NASCAR 2014 season preview

Todd Warshaw

Previewing the 2014 NASCAR season with Chase predictions, storylines and everything else you need to know for the year ahead.

DAYTONA BEACH, Fla. -- Who wins the championship? How will Dale Earnhardt Jr. and Danica Patrick do? Can Jimmie Johnson repeat and move into a tie with Dale Earnhardt and Richard Petty with seven NASCAR championships? Will Tony Stewart, who missed 15 races a year ago with a broken leg, return full of vigor and conviction?

All of these questions and more are answered in detail below as SB Nation previews the 2014 Sprint Cup season.

Q: The championship will be won by whom?

A: Go ahead and tweak the Chase and expand the field all you want, but until proven otherwise Jimmie Johnson is still the man.

In fact, the new playoff format actually plays to the strength of the No. 48 team. Because this is a group that doesn't flinch, rarely puts together consecutive subpar races and wins with great frequency, Johnson should have little issue avoiding elimination. And in a one-race shootout for the title, you could do worse than siding with the defending and six-time champion.

Q: Just about every season a driver comes out of seemingly nowhere and surprises us; who will be that driver this year?

A: Unlike previous years, there is no shortage of candidates. Those deserving consideration include Aric Almirola and rookies Austin Dillon and Kyle Larson. But the likeliest driver to emerge this season and push for a Chase berth is last year's Rookie of the Year, Ricky Stenhouse Jr.

Stenhouse gradually improved as 2013 progressed, posting three top-10s in the final 11 races after not recording a single top-10 finish in the first 25. His season might have been even better had he not been saddled with an underperforming Ford Fusion lacking in aerodynamics.

Now with a full season of experience and reunited with crew chief Mike Kelley, who guided him to a pair of Nationwide Series championships, Stenhouse appears poised for a breakthrough that should culminate with grabbing his first Cup victory and a spot in the Chase.

Q: Just as there are surprises every season, there are always those who fail to match expectations. Which driver(s) will be this year's biggest disappointment?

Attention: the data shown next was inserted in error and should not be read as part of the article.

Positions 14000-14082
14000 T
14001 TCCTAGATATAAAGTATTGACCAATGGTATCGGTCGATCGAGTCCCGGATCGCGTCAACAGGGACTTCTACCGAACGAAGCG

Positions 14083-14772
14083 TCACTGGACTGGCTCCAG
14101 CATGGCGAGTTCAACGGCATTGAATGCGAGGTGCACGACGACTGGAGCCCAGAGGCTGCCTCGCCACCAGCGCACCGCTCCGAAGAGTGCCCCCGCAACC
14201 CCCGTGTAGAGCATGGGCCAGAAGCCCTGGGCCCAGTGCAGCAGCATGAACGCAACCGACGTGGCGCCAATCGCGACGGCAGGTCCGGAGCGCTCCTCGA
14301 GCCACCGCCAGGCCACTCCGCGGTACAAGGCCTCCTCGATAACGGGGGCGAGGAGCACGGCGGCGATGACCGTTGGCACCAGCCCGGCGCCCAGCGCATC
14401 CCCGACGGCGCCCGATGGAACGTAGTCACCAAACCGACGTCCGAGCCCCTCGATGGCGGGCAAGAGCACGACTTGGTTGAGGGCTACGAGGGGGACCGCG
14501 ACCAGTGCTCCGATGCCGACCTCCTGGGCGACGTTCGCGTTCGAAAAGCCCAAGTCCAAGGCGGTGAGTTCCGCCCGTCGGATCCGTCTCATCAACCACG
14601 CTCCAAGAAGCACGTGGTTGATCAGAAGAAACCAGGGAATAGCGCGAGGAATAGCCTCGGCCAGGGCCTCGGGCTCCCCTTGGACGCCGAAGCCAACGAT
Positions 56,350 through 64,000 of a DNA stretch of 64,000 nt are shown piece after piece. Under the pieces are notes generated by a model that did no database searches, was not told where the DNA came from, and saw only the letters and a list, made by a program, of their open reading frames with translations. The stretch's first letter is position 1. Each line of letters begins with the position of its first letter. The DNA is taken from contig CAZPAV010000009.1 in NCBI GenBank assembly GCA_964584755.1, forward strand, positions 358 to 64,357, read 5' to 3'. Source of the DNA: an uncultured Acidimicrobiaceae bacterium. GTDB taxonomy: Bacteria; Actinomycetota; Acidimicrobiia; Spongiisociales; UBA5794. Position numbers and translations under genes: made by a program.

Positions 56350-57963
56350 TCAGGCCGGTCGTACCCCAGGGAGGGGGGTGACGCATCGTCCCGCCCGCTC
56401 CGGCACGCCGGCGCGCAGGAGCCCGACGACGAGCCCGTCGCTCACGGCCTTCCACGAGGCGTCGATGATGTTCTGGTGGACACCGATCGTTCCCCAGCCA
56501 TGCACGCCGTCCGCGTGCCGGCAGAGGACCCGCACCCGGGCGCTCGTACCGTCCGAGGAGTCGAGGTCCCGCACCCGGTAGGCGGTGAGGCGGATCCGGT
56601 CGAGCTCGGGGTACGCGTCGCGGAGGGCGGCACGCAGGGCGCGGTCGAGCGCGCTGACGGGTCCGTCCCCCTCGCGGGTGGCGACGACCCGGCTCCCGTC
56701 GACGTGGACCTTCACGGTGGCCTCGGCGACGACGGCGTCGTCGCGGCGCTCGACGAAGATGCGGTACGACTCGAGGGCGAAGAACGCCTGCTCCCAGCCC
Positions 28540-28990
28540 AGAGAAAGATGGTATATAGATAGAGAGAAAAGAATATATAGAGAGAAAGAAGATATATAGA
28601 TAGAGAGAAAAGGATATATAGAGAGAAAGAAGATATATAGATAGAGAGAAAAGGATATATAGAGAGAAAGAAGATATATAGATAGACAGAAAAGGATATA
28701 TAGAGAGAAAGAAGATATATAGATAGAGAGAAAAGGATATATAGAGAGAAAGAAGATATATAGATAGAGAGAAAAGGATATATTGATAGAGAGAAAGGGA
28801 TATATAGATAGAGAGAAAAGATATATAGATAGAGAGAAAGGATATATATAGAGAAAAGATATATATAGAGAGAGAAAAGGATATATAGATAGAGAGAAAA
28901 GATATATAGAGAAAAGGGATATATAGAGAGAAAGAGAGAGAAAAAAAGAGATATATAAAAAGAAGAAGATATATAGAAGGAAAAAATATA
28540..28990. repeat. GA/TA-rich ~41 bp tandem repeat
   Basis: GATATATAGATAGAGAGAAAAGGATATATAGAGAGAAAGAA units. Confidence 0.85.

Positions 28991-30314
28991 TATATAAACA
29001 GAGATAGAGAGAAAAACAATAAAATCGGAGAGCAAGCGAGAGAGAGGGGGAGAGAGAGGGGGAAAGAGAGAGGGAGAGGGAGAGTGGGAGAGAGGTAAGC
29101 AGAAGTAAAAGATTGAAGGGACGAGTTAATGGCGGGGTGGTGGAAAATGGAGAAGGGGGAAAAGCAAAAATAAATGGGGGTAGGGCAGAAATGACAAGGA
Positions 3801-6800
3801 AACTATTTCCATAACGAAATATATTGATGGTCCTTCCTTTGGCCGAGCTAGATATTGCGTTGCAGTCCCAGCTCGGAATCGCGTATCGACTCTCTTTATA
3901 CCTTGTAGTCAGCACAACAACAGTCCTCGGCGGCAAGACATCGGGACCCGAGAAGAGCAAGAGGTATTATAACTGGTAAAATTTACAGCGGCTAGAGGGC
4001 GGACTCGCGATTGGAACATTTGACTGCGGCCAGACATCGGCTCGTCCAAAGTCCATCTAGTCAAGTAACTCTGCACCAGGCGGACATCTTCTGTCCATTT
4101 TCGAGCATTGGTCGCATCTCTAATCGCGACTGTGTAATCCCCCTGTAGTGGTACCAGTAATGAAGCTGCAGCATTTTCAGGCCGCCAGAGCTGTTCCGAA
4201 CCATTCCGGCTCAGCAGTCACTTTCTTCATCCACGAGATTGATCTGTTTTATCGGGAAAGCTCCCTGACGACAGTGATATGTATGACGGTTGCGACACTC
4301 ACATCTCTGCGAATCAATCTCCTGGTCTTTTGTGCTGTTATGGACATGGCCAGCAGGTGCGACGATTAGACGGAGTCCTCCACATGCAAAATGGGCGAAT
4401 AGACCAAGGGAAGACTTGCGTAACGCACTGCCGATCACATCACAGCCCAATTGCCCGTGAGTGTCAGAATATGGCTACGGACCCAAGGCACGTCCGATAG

A: Everyone associated with Michael Waltrip Racing has said all the right things about moving past the events of last fall. Although that's all well and good, it's going to be a momentous task, considering the organization was forced to trim its workforce by 15 percent, lost a wealth of talent in Rodney Childers, Chad Johnston and Martin Truex Jr., and wasn't able to replace NAPA and its $16 million sponsorship.

Are Clint Bowyer and Brian Vickers good enough to overcome these obstacles? Yes, but that still might not be enough. The more likely scenario sees MWR regress, Bowyer and Vickers fail to win, and at the end of the year Bowyer, a free agent-to-be, depart for greener pastures.

Q: For a variety of reasons, every season a marquee name inexplicably fails to qualify for the Chase. A year ago it was Brad Keselowski, Denny Hamlin and Tony Stewart; the year before Kyle Busch and Carl Edwards missed the cut. Who will be the prominent name(s) that miss the playoffs this year?

A: With an enlarged Chase field encompassing 16 drivers, it will be harder to miss than in previous editions, particularly if that driver is associated with Hendrick, JGR, Roush, Penske or SHR (Patrick excluded). That, however, doesn't mean someone won't still find a way to stumble. But who exactly?